There are some strange terms used in photography and none come more strange than Bokeh. What’s that all about then?
Simply put Bokeh, is the out of focus parts of an image. So if someone tells you you’ve got some nice Bokeh, they are not being rude, they are merely complementing the use of the out of focus parts of the photo.
Bokeh has been defined as “the way the lens renders out-of-focus points of light”. Differences in lens aberrations and aperture shape cause some lens designs to blur the image in a way that is pleasing to the eye, while others produce blurring that is unpleasant or distracting. You can have both god and bad Bokeh
Why not just say blur? Probably because there’s much more to it than that. Blurring has become far too simplistic a description. Indeed there are even lenses out there that specialise in Bokeh.
By using depth of field you can focus attention on the subject or use the out of focus parts to complement the main subject. In a basic method you can simply blur a distractive background to make your subject stand out. Bokeh though takes that a step further. Different lenses and focal depths play with the light in very different ways. We’ve all seen how lights that are out of focus can produce great effects and add all sorts of attention and depth to a photo.
Depth of field can be limited by the light on the day and the shutter speed you might want to shoot in.
Lenses with 11, 12, or 15 blade iris diaphragms are often claimed to excel in bokeh quality. Because of this, the lenses do not need to reach wide apertures to get better circles (instead of polygons). In the past, wide aperture lenses (f/2, f/2.8) were very expensive, due to the complex mathematical design and manufacturing know-how required, at a time when all computations and glass making were done by hand.
The blurring can be anywhere you want. It can be in the background or in the foreground.
Bokeh is often most visible around small background highlights, such as specular reflections and light sources, which is why it is often associated with such areas. However, bokeh is not limited to highlights; blur occurs in all out-of-focus regions of the image.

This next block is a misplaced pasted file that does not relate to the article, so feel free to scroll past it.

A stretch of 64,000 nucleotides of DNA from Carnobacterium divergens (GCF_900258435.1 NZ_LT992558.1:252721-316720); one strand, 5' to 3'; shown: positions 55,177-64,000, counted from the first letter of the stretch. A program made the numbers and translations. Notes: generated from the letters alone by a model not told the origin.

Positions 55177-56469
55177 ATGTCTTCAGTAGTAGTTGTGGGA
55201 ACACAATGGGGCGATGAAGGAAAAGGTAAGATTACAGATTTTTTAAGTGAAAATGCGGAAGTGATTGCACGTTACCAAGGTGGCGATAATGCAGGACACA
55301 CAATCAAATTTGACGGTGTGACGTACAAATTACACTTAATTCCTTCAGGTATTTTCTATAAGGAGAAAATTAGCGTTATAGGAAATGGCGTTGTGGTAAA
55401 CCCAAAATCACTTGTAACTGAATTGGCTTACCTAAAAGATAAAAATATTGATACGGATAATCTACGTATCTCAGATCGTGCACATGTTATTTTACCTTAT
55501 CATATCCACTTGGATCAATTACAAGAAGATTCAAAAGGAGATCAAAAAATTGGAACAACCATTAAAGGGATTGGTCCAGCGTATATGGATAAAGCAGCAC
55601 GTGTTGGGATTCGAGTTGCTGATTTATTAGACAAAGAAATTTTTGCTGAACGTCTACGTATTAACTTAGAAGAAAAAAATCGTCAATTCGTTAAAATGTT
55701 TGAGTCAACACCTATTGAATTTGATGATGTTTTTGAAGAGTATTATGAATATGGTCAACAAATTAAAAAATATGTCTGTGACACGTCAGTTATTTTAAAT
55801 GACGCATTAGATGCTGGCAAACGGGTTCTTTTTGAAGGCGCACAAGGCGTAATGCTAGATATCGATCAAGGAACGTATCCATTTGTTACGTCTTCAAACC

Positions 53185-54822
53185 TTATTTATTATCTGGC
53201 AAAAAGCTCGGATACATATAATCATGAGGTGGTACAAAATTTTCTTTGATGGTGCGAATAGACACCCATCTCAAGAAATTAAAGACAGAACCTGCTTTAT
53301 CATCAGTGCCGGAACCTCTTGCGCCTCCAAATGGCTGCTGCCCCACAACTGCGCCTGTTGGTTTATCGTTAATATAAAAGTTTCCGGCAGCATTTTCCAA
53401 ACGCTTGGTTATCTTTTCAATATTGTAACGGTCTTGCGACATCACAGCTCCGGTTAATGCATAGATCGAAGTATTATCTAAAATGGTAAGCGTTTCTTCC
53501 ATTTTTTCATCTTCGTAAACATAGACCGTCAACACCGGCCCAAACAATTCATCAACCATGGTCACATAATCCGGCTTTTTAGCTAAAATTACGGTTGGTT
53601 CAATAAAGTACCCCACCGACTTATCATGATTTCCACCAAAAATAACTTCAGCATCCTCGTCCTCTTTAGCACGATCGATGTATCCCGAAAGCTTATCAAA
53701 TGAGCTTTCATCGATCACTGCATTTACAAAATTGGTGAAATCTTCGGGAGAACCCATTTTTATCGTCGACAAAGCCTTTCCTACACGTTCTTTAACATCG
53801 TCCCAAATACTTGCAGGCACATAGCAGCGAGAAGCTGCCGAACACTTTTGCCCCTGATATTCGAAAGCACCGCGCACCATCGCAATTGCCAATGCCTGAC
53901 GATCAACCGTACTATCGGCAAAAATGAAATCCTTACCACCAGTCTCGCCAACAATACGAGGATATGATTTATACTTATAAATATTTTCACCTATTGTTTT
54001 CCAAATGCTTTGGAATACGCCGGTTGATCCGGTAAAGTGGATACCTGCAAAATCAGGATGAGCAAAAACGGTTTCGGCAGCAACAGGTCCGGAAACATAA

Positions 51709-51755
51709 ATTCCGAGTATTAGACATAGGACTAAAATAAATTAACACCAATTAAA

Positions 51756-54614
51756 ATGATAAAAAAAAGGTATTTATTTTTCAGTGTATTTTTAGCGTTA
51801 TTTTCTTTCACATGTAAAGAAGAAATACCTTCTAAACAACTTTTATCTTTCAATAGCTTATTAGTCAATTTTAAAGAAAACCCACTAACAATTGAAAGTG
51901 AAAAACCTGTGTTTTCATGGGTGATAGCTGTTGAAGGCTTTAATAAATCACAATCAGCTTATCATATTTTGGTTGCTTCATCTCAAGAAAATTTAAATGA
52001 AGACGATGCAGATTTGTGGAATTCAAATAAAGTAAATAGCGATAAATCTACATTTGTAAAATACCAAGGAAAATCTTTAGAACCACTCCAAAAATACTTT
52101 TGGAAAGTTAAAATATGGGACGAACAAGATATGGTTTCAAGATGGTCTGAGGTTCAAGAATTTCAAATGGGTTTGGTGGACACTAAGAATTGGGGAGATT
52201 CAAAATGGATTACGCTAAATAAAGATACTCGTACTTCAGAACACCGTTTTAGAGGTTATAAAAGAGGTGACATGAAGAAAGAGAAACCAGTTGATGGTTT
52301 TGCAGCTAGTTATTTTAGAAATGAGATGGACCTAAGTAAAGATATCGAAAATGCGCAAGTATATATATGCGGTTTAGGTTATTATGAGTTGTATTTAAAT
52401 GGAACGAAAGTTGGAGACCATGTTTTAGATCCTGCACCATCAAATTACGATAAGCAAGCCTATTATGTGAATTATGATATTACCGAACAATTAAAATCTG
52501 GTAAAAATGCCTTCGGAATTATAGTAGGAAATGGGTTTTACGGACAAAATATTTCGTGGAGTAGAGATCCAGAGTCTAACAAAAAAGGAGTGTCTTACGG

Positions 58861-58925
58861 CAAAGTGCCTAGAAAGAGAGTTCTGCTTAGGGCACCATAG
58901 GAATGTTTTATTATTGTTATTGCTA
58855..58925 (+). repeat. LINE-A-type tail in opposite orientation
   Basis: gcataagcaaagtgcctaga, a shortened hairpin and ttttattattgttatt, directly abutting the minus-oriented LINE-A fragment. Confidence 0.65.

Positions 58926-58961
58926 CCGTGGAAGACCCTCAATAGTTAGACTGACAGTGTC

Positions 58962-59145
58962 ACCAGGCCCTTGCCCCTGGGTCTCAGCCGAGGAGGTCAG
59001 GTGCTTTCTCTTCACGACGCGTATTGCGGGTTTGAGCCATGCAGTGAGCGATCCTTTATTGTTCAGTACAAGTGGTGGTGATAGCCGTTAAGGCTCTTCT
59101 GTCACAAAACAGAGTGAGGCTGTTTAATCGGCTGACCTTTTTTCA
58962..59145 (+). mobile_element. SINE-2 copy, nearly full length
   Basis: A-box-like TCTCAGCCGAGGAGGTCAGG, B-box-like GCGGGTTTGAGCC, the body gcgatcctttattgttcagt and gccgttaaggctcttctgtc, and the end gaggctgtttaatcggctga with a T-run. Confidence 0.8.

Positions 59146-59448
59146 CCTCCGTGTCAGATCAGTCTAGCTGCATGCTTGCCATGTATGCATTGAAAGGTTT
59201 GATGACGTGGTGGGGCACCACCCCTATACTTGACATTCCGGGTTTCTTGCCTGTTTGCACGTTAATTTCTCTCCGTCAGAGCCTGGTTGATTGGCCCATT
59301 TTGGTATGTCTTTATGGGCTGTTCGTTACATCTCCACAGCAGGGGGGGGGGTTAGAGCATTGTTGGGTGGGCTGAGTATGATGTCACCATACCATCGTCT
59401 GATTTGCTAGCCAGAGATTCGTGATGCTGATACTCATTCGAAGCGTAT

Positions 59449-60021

Lenses that are poorly corrected for spherical aberration will show one kind of disc for out-of-focus points in front of the plane of focus, and a different kind for points behind. This may actually be desirable, as blur circles that are dimmer near the edges produce less-defined shapes which blend smoothly with the surrounding image. The shape of the aperture has an influence on the subjective quality of bokeh as well.
The Nikon 105 mm DC-Nikkor and 135 mm DC-Nikkor lenses (DC stands for “Defocus Control”) have a control ring that permits the overcorrection or undercorrection of spherical aberration to change the bokeh in front of and behind the focal plane.
This article looks to just cover what Boheh is without over powering the subject. There’s a world of Bokeh to investigate, it really is a massive area to look in to.
Some lens manufacturers including Nikon, Canon and Sony make lenses designed with specific controls to change the rendering of the out-of-focus areas.
The use of anamorphic lenses will cause bokeh to appear differently along the horizontal and vertical axes of the lens, becoming ellipsoidal compared to those in a spherical lens.
There are literally endless amounts of examples out there. Bokeh is probably the most popular method in use by all. It’s just so versatile and can change any photo in loads of different ways simply by changing the type of blur and level of blur.
Here’s a very nice example of using blur to create a stunning shot.
More recently, Bokeh has been discovered by mobile phone manufacturers. The new phones coming out use multiple cameras to produce Bokeh effects.
Bokeh can be made with a combination of both lenses, and shots can be refocused even after they are captured, adding bokeh effects with different depths.